elle2u 13:59 06 Mar 2006


I am using an asus a6b00u laptop with sweex ADSL 11G modem router with ASUS WLAN CARD (802.11g network adapter) for wireless internet access.

Initially it connects no problem, excellent signal and data speed of 54Mbps. After some time however the data speeds falls dramatically to as low as 1Mbps and I`m no longer able to surf because it takes so long for pages to load. Disconnecting and reconnecting gets the speed back till it happens again, but this is very annoying.

I would like to know what controls the speed aspect or could this be because my connection is not secure? (WLAN card settings say security is off) Either way how can I fix it?

Thanks so much
Ell2u x

  Danoh 01:38 07 Mar 2006

If you do not have security set on, chances are that someone else nearby (1 - 2 houses away) is hitching a ride on your wireless network and stealing all your bandwidth. Which will cause the symptoms you have described.

Set security up on your Router (see other threads in this forum as to how) a.s.a.p.

Even if this still reoccurs, you have eliminated the major loophole for all wireless networks. The next common culprits are devices which operate on or near the wireless network's frequencey (2.4Ghz). Common devices are cordless DECT phones and base stations too close to the wireless router or PC wireless cards/aerials. And microwave ovens.

The above assumes that neither the router nor wireless client PCs are moved around, nor some metal obstacles are moved to block the radio transmissions between the router and client PCs.

  elle2u 21:28 07 Mar 2006

Thanks for your input. I have had a look at some of the threads and tried enabling WEP as it looked the easiest to do initially. I couldn`t get it to work with the wep keys set so I had to put it back to default again.
I`ll have another go when I have more time to spend on it.

Thanks again

  Danoh 23:06 07 Mar 2006

Assuming someone or some people are hopping onto your wireless connection, and while you get round to switching WEP/WPA on, seriously consider;
> changing your SSID
> renewing your laptop's wireless setup to have a new one for the new SSID
> and then disabling the SSID broadcast

That way, opportunistic bandwidth stealers can't see your wireless network easily and can't hop on.

The next line of defence, should they still be able to hop on, is WEP or WPA security with password/key encryption of data being transmitted. (I actually think WPA is easier to set up then WEP, where you might have to use hexidecimal values for the password.)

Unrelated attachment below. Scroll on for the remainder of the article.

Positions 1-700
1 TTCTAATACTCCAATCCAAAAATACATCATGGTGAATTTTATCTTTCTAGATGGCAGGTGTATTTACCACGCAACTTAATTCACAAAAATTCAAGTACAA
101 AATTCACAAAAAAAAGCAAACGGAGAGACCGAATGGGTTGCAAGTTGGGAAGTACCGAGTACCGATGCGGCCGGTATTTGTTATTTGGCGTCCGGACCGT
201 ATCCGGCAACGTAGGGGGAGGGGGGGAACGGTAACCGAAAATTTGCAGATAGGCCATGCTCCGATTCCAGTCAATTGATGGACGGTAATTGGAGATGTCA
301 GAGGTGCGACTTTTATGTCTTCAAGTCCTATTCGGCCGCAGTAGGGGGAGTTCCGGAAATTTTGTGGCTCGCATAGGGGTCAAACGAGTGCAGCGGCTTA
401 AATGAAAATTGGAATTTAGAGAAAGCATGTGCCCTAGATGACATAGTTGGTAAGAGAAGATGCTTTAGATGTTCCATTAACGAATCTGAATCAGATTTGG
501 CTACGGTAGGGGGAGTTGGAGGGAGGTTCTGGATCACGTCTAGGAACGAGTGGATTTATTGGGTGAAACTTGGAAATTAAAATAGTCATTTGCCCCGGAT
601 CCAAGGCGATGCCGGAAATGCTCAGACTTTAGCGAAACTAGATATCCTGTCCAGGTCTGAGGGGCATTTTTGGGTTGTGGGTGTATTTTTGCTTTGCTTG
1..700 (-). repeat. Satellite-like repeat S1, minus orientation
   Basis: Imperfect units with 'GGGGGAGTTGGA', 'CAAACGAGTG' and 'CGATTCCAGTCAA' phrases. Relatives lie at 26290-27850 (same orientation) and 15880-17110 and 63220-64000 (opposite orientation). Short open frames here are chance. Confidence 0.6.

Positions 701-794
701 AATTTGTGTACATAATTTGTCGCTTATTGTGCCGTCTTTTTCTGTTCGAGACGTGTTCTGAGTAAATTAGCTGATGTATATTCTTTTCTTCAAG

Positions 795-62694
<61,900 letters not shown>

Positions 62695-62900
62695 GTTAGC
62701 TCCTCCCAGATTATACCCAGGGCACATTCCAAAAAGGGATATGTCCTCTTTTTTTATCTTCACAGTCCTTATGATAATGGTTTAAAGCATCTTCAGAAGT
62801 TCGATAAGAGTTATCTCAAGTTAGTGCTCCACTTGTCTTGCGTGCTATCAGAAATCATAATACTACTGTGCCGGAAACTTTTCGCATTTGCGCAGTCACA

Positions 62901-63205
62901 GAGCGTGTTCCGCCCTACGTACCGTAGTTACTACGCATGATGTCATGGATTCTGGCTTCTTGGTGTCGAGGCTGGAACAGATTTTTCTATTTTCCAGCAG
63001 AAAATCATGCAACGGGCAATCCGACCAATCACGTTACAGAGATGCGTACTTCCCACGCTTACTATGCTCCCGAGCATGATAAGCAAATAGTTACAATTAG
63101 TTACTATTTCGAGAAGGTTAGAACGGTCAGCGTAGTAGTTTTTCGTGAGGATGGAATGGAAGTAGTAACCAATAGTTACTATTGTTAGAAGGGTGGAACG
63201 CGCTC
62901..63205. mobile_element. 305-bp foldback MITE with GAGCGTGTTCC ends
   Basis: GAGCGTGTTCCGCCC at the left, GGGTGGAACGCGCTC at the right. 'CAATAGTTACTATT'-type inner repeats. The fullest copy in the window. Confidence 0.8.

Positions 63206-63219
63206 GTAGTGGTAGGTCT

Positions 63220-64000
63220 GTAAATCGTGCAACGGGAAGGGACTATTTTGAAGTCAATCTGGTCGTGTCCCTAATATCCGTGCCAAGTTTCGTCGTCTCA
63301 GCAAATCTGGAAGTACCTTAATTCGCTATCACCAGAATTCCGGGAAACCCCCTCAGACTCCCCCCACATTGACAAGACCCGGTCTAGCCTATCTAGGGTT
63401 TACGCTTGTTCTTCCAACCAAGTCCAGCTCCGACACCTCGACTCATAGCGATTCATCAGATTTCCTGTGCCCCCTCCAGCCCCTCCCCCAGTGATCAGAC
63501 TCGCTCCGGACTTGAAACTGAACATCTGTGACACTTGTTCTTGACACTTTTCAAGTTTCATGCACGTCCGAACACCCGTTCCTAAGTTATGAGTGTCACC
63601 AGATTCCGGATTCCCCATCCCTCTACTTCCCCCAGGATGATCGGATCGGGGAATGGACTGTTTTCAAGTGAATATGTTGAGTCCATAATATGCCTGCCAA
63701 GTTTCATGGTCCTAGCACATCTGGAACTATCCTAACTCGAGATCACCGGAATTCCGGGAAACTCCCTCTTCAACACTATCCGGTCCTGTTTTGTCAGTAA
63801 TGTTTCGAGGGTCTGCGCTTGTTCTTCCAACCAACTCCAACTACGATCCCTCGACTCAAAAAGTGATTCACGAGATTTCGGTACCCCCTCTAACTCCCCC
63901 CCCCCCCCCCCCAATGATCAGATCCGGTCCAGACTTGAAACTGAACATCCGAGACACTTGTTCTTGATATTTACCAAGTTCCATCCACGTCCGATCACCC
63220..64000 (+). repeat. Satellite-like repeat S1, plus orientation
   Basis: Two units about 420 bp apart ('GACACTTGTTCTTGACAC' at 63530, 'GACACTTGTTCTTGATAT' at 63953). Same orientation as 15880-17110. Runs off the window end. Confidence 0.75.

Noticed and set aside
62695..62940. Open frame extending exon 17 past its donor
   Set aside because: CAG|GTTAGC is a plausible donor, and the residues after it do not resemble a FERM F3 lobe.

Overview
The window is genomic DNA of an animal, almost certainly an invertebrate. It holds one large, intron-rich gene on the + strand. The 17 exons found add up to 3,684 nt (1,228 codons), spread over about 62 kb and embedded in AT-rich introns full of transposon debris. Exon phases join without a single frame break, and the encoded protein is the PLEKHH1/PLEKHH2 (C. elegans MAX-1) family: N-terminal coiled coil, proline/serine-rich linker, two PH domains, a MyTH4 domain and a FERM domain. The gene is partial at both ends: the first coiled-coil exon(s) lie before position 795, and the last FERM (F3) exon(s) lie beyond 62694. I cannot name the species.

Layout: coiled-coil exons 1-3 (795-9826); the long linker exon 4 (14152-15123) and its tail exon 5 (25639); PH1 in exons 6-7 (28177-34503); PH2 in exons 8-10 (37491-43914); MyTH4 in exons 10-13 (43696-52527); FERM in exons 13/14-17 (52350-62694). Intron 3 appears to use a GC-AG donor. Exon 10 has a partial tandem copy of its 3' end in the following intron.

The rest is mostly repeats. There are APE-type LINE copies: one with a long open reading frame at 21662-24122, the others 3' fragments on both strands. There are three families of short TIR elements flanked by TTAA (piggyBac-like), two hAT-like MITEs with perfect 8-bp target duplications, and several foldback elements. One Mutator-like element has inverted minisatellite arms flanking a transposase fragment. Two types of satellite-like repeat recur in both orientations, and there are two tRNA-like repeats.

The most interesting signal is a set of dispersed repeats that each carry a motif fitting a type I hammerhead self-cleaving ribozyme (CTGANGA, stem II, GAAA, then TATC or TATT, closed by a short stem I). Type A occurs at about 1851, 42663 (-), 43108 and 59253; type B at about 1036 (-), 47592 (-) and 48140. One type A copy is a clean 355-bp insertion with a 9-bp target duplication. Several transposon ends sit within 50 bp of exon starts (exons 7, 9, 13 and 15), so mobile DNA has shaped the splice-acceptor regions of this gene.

Remember that the surest way to reset router settings is to connect up with an Ethernet cable again; not all settings require this, but for easy of explanation, do this by default before moving on to change the settings on your wireless client PCs (i.e. Laptop).

On my own router's security log, I have noticed DoS (denial of service) probes on occasions. As I have set my router not to respond to "pings" or probes, the automated process does not get a confirmation that my router exists. So they go away after a few seconds or at most 1 minute of probing.

A DoS "flood" attack will also slow down your wireless performance as well.
Your router might refer to it as "WAN Ping Blocking" or "ICMP Ping Blocking".

  ade.h 22:00 08 Mar 2006

Use WPA and enable MAC filtering to restrict wireless clients to only those that you have expressly permitted.

WEP can be cracked by anyone with a bit of knowledge and the right software.

  elle2u 22:15 11 Mar 2006

Thanks so much for your help.
I`m completely new to wi fi so please excuse my stupidity! Can you tell me how to go about changing the SSID etc.
I can view the SSID while I`m connected in the configuration window for the WLAN card settings. A button there allows me to clear the history of SSID settings so I did this but thats as far as I`ve got so far. what next? Do I need to set up the wi fi from scratch again?

  ade.h 23:26 11 Mar 2006

SSID is changed in the router config interface.

Open a browser - in this case, you are adjusting a setting that relates to the wireless output, so you MUST use PC that is wired to the router for this particular task. Enter the usual number in the address bar and enter your usual interface password. (Haven't passworded the interface? That's a must-do for security).

  Danoh 23:33 12 Mar 2006

You might find this existing thread useful reading click here

There are also many others in the Networking forum.

This thread is now locked and can not be replied to.

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